The online search and advertisement behemoth Google (NASDAQ:GOOGL) (NASDAQ:GOOG) reported strong quarterly results, with revenue and operating income coming in better than expected. While the market responded positively to the quarterly numbers, the news of the Chief Business Officer leaving came in as a disappointment. Google reported accelerated revenue growth, with all three revenue segments reporting strong results. Moreover, the international business outperformed the U.S. in the quarter.
Google is rapidly expanding itself through acquisitions and by entering into different partnerships. Though there are reports of some pushback about capital intensity and pressure on margins as Google invests in new initiatives, its core advertising business remains very strong.
EPS Miss, Revenues Beat; Overall A Strong Quarter
The Mountain View, California based company's reported revenue grew 22% year-over-year to $15.96 billion. Consensus estimates were of $15.61 billion. The company's all three revenue segments reported strong results for the quarter. Moreover, the company's international business outperformed the U.S. and results from Europe, particularly the U.K, improved compared to the previous quarter. While the company is positive about YouTube growth potential and says that it's definitely a "powerful starting point for advertisers", it declined to comment on any specific YouTube revenues.
Despite reporting strong growth in revenues, Google's reported Q2 2014 operating EPS of $6.08 came in lower than consensus estimates of $6.24. The miss was largely driven by more than expected spending during the quarter. As a reminder, all these results exclude the $72 million loss from Motorola, which the company reported under its discontinued operations as it entered into an agreement with the Chinese company Lenovo (OTCPK:LNVGY) at the beginning of the year.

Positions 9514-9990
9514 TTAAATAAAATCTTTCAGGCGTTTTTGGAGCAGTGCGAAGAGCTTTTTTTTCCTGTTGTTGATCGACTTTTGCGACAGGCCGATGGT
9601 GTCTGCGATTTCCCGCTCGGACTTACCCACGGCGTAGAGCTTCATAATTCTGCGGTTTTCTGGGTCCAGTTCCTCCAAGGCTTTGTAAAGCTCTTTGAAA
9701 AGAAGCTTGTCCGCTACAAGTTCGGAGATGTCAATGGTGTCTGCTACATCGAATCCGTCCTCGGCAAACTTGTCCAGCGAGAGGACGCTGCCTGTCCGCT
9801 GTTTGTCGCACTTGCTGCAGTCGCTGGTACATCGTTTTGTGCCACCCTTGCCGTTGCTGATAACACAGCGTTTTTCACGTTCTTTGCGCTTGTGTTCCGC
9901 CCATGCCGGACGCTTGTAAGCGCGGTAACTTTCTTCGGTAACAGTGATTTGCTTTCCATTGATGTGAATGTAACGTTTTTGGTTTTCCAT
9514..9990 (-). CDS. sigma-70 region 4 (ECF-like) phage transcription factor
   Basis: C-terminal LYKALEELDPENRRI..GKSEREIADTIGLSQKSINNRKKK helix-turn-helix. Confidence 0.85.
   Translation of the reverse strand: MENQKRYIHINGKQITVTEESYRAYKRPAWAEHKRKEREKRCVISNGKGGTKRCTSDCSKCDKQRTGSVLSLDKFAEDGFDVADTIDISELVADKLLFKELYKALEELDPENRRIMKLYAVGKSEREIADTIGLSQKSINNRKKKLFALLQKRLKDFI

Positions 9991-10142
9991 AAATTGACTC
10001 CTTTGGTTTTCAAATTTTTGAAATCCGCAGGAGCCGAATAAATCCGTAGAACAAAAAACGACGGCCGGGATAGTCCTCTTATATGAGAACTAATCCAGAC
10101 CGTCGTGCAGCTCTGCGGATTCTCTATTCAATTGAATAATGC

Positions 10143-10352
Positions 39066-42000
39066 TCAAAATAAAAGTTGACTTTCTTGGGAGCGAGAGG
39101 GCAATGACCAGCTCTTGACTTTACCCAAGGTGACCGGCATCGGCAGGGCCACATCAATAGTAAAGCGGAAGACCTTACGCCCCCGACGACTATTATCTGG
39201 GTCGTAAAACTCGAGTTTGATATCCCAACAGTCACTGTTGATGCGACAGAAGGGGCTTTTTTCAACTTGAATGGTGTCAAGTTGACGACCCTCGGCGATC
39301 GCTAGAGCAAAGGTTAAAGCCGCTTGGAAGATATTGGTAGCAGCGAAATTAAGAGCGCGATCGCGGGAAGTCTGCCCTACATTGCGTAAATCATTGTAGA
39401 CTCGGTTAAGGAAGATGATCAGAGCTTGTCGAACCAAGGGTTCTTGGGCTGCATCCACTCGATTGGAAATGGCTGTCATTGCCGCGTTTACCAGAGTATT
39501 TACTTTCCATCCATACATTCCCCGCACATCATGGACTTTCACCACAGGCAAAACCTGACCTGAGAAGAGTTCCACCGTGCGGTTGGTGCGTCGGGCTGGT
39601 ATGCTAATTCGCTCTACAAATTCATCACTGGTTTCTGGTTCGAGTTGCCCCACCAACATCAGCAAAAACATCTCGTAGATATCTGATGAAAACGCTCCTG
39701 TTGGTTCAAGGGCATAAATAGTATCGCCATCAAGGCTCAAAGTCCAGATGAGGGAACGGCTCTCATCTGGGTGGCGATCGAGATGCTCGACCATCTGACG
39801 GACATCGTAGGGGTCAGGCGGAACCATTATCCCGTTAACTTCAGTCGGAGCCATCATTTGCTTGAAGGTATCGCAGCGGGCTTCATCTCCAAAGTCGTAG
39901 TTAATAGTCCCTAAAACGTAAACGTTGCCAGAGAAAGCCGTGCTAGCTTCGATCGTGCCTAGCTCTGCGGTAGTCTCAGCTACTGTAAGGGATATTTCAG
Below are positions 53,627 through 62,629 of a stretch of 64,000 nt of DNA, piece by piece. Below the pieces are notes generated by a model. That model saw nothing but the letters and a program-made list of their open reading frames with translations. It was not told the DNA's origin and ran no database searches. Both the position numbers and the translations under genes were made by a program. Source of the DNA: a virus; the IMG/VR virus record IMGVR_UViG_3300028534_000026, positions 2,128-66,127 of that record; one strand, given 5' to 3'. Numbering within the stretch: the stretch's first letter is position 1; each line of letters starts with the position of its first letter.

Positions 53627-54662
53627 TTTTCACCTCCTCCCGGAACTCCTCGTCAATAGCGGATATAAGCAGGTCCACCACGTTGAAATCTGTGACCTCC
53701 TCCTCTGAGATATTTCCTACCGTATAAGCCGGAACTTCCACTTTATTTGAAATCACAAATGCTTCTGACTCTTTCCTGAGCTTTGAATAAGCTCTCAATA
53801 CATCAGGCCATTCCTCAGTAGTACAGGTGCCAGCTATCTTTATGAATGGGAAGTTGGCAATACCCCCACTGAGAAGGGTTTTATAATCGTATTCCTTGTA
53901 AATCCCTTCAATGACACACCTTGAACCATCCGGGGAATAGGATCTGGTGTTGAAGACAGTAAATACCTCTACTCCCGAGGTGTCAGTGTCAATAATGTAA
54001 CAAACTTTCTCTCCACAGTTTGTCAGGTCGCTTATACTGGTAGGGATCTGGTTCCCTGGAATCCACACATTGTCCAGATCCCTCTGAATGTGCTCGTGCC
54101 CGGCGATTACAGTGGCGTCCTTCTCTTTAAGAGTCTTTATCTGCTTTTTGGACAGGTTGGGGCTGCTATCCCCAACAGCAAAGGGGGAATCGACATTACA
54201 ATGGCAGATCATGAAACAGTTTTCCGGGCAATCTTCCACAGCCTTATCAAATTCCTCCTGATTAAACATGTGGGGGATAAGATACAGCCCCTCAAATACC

Not Without Its Challenges
Google's average cost per click [CPC] declined by almost 6% during the quarter, showing that the demand for web-based ads is flagging. However, the company continues to believe that, over time, mobile pricing will exceed desktop pricing and I would agree that this is very likely. As this dynamic closes and monetization efforts in non-U.S. markets take hold, it is likely that we will see CPCs no longer decline.
That is not to say that Google is without its challenges. The company continues to face strong competition from Facebook (NASDAQ:FB). Facebook's market share in the U.S. mobile ad market continues to rise. The social media giant's share of U.S. mobile ad revenues jumped from 9% in 2012 to 15.8% in 2013. Google's share, on the other hand, dropped from nearly 50% in 2012 to 41.5% in 2013.
Investing In Future
Google is also making huge capital investments to maintain its competitive edge in the long run. The company made significant capital expenditure of $2.65 billion during the quarter mostly on building data centers (key to growth in cloud services business), and buying real estate and procuring equipment.
Although the company reported strong growth in advertisement revenues, the internet advertisement goliath is working hard to keep its advertisement based business model in line with the mobile growth. The global ad spending growth is expected to double this year and the trend is increasingly shifting towards online and mobile advertisement.
The company also reported one of the biggest quarterly jumps in its head count in its history. Google during the second quarter hired nearly 2240 new employees, mostly in engineering and research. This is in direct contrast to software giant, Microsoft (NASDAQ:MSFT), which recently shrunk its headcount by an unprecedented 18,000 employees. Many of these sweeping layoffs are in the Nokia handset business, which Microsoft acquired earlier this year.
Continuing Its Spree of Acquisitions
The tech giant has been trying to strengthen itself in household for quite some time and despite of all the efforts to make its presence felt, the company hasn't made any significant progress in this regard yet. Google's Nest Labs (acquired earlier this year) recently made an announcement to acquire the home surveillance company Dropcam for $555 million. While Nest currently only offers thermostats and smoke alarms (monitored through smartphones), the company's recent move would increase its product portfolio into home security as well.